Wednesday, 7 March 2018


Qutub Minar

Qutub Minar, DelhiQutub Minar is the highest stone tower in India. The construction of the Qutub Minar was started by Qutub-ud-Din Aibak in 1199 and it was finished by his successor and son-in-law, Iltutmish. The Qutub Minar was named after the Sufi saint, Khwaja Qutubuddin Bakhtiyar Kaki. Though the exact purpose of the Qutb Minar is not known but it is believed that it served as a minaret to the adjoining mosque and was used by the muezzins to call the faithful to prayer.

Qutub Minar was built in red and buff sandstone and covered with intricate carvings and verses from the holy Quran. All the five storeys of Qutub Minar are surrounded by a projected balcony and supported by stone brackets, which are decorated with honeycomb designs. The Qutub Minar is 72.5 meters high and one has 379 steps. The diameter of the base of the Qutub Minar is 14.3 meters while the top floor's diameter measures 2.7 meters.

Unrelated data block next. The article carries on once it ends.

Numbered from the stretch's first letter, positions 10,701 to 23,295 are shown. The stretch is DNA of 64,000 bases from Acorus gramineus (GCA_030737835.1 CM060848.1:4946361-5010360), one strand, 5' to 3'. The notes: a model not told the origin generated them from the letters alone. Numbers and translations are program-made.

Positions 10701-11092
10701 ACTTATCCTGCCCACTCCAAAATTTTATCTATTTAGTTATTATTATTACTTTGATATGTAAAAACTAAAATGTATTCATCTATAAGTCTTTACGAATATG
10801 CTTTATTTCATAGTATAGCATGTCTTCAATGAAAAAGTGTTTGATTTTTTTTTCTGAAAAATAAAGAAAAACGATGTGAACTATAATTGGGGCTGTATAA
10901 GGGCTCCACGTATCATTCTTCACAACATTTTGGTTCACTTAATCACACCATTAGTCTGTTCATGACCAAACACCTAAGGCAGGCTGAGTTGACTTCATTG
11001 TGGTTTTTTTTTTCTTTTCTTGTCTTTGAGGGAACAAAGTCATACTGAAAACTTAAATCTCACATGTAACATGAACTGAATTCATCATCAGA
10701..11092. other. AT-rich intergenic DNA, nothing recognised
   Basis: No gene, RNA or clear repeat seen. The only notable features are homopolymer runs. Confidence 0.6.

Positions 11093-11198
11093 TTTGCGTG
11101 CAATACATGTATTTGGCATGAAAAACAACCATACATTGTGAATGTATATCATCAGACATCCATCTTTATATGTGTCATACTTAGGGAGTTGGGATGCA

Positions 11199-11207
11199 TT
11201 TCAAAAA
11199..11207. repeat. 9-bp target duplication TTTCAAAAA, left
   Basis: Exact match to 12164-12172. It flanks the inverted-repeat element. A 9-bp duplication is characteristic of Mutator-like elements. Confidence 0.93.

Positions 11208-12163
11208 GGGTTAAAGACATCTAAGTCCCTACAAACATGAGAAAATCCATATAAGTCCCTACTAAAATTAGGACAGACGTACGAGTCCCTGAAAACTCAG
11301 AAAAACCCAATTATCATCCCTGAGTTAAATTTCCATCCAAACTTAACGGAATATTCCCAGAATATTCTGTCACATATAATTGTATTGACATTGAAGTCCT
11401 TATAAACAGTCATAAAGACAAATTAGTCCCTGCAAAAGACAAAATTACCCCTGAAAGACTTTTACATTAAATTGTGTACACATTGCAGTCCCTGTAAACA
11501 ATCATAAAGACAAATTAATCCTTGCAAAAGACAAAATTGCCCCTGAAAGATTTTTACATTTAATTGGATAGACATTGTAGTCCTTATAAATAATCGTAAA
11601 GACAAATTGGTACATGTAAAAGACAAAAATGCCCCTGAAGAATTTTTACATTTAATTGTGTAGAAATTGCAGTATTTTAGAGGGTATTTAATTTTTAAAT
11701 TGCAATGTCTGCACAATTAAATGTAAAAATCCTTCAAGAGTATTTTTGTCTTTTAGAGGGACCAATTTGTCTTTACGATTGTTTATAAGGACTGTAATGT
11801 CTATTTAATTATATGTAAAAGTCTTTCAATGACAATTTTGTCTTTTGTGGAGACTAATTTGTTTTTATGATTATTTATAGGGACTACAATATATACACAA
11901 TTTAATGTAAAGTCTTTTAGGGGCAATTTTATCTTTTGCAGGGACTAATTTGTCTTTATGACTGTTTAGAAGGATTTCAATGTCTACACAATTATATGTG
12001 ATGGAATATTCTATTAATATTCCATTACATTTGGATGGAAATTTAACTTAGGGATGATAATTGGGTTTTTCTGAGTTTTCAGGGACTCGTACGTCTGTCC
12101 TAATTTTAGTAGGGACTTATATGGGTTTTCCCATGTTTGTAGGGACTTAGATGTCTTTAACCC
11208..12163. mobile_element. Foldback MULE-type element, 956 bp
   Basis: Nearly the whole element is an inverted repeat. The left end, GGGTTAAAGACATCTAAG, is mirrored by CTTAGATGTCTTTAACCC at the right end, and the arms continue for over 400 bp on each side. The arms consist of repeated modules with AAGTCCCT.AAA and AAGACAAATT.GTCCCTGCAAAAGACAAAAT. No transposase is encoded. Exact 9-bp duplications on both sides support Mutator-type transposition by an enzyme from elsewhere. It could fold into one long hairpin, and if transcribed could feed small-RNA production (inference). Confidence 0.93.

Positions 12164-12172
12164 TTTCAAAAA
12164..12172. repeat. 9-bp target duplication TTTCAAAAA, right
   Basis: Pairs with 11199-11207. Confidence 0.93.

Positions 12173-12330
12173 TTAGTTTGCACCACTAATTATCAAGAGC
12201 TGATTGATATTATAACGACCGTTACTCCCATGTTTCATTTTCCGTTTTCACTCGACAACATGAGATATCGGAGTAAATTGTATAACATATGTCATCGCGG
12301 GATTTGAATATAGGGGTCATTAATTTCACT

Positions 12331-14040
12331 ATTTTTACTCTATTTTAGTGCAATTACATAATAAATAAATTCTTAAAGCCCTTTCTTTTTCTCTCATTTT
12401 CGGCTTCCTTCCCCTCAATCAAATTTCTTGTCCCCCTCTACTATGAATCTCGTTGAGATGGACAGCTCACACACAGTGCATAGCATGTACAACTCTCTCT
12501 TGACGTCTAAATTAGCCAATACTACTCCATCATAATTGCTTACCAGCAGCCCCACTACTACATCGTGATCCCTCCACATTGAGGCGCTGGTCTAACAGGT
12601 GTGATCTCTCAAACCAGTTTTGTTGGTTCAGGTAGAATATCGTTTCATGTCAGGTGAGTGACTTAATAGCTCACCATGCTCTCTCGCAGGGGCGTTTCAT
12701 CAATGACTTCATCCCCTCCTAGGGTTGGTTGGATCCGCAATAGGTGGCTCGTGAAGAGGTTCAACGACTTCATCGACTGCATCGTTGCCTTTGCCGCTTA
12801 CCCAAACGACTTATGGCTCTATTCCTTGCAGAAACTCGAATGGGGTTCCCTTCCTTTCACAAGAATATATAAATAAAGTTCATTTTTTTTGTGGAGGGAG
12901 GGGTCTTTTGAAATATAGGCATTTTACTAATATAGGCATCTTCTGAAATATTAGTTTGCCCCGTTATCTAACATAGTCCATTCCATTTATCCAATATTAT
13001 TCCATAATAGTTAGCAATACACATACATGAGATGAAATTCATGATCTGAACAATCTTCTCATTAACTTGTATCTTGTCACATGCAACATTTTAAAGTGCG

There are numerous inscriptions on the Qutub Minar. These inscriptions are in Arabic and Nagari characters. According to one inscription, the Qutub Minar was repaired by Firoz Shah Tughlaq (AD 1351-88), the Tughlaq ruler of the Delhi Sultanate. Sikandar Lodi (AD 1489-1517) also got the Qutub Minar repaired. Another repair work was undertaken by Major R. Smith in 1829. The Qutub Minar was built on the ruins of Lal Kot, the Red Citadel in the city of Dhillika, the capital of the Tomar and Chauhana Rajputs, the last Hindu rulers of Delhi.

In the Qutub Minar complex, there are many other remarkable buildings and structures, including the Quwwat-ul-Islam mosque. The Quwwat-ul-Islam mosque was the first mosque built in India. It was built by Qutub-ud-din Aybak using materials of 27 Jain and Hindu temples. There is also the famous Alai Darwaza at the entrance of the Quwwat-ul-Islam mosque. It was built by Ala-ud-din Khalji. To the west of the Quwwat-ul-Islam mosque is the tomb of Iltutmish. Close to the mosque is the Iron pillar, one of Delhi's most curious structures. It is said to be erected in the 4th century AD by the Gupta King, Chandragupta II (375-413).

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